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Louis Wain: The King of Cat Art

 by danielle on 07 Jun 2014 |
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English artist Louis Wain was utterly obsessed with cats.
 
He became popular in the Victorian period for his adorable anthropomorphised cats and kittens, with large-eyes and sweet expressions. However, in the tradition of many great artists, Wain became rather mad in his later years, and his cat artworks became increasingly bizarre and abstract - but no less captivating.
 
Wain was born in Clerkenwell, London, in 1860, to a French mother and an English textile trader and embroiderer. He was the first of six children and the only boy – and out of all of them was the only one to marry. His chosen bride, much to the scandal of the neighborhood, was his sisters’ governess Emily. Such women were viewed as little more than glorified servants at the time and not only that, Emily was ten years older than the 23-year-old Wain.
 

It was thanks to Emily that Wain began to create cat art in earnest. Sadly she suffered from breast cancer only three years after they were married. It was a stray black and white kitten they named Peter, rescued after they heard him mewing outside one rainy night, who gave her joy in her illness.
 
Wain began to produce sketches of the cat to further lift her spirits and Emily enjoyed them so much she encouraged him to have them published. She did not live to see her husband’s work unveiled to the public, but as she had imagined, they were well received. He continued to create paintings and drawings of cats as he promised her.
 
Wain later said of Peter: "To him, properly, belongs the foundation of my career, the developments of my initial efforts, and the establishing of my work."

 
 Image credit

Wain's cats had a human-like range of expressions and did human-like things such as play musical instruments, serve tea, play cards, fish, smoke, enjoy nights at the opera and wear sophisticated clothing.
 
They became enormously popular and appeared in popular newspapers of the day such as The Illustrated London News, magazines, journals, greeting cards and postcards. Wain also illustrated a series of children’s books.
 

Such was his passion for cats, he became the chairman of the National Cat Club in 1898 and 1911 and was involved with animal charities such as the Governing Council of Our Dumb Friends League, the Society for the Protection of Cats, and the Anti-Vivisection Society. It was his hope to help improve the welfare and standing of cats in English society.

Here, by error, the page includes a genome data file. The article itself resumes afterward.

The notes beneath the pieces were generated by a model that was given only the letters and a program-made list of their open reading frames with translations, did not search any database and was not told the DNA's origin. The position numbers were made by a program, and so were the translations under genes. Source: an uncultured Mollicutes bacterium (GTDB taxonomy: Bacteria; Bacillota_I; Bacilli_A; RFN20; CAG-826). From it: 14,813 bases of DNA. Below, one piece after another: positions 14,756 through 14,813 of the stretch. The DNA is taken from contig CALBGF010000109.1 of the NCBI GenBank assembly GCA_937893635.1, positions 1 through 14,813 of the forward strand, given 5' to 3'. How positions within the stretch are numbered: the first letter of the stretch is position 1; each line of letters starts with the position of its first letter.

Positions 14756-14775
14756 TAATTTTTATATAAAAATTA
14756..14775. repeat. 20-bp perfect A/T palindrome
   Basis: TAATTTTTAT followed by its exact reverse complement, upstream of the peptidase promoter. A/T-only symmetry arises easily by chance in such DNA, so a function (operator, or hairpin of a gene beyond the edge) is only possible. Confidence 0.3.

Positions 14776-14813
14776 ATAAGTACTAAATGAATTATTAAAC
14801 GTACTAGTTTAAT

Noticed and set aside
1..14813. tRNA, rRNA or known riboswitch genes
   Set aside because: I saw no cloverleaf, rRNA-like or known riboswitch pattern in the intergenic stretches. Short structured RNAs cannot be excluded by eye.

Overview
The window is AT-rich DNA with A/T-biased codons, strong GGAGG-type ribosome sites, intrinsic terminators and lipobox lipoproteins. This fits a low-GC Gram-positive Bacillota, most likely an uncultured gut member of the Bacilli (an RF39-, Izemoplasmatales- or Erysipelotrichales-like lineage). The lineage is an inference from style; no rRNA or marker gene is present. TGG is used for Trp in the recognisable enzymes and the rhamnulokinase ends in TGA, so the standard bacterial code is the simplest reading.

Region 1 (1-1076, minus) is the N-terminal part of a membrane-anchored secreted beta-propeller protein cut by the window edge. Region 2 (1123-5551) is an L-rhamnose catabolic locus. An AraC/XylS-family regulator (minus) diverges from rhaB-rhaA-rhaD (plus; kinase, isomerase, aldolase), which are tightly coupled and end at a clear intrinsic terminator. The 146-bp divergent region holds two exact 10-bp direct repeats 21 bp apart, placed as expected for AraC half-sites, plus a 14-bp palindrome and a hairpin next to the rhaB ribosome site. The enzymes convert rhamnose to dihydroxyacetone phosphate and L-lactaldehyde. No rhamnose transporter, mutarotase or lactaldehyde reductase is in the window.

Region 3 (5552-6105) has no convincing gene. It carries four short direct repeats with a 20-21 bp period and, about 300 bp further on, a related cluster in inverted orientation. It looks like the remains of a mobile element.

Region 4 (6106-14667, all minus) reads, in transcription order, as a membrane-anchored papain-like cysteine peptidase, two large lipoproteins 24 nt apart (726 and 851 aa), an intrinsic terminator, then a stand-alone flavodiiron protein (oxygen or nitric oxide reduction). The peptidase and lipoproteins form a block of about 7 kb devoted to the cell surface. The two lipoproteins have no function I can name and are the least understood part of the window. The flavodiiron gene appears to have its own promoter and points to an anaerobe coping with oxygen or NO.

Despite his great celebrity, Wain suffered from poor finances throughout his life. He was responsible for supporting his five sisters and mother after his father’s death and possessing a naïve personality, often made poor business choices such as selling his pictures outright without retaining rights over their reproduction, and he invested unwisely in hair-brained inventions.
 
As he aged, Wain’s mental health began to deteriorate and his works became increasingly abstract, though he continued to depict cats.

 
 
It has been speculated he suffered from schizophrenia, whilst other experts believe he had Asperger’s Syndrome.
 
Whatever the case, by 1924, his sisters felt they could no longer cope with his erratic and sometimes violent behaviour and Wain was committed to the pauper ward of the Springfield Mental Hospital.

A year later, the public discovered his whereabouts and there were calls he be rescued from his situation by prominent celebrities of the day such as writer H. G. Wells. The Prince Minister Ramsey MacDonald personally intervened and Wain was transferred to the Bethlem Royal Hospital and later the Napsbury hospital. These were comparatively pleasant places to stay and he was given access to a garden and a colony of cats.

 
 

Wain continued to manifest erratic behaviour throughout the rest of his life, but never ceased painting his favourite felines. His once whimsical cats were now kaleidoscopic, fearsome creatures rendered in bright colours and intricate patterns. 

Wain passed away in 1939. H. G. Wells commented,  "He has made the cat his own. He invented a cat style, a cat society, a whole cat world. English cats that do not look and live like Louis Wain cats are ashamed of themselves."

 
 
Wain faded from memory until the late 60s, when his works returned to fashion and suddenly became collectable again. Musicians Nick Cave, David Tibet and artist Tracy Emin are notable collectors of Wain’s cats.
 
Cave, who has been a fan since the 1970s, organised an Australian showing of his pieces in 2009 – the first showing of Wain’s work outside of England.  

 

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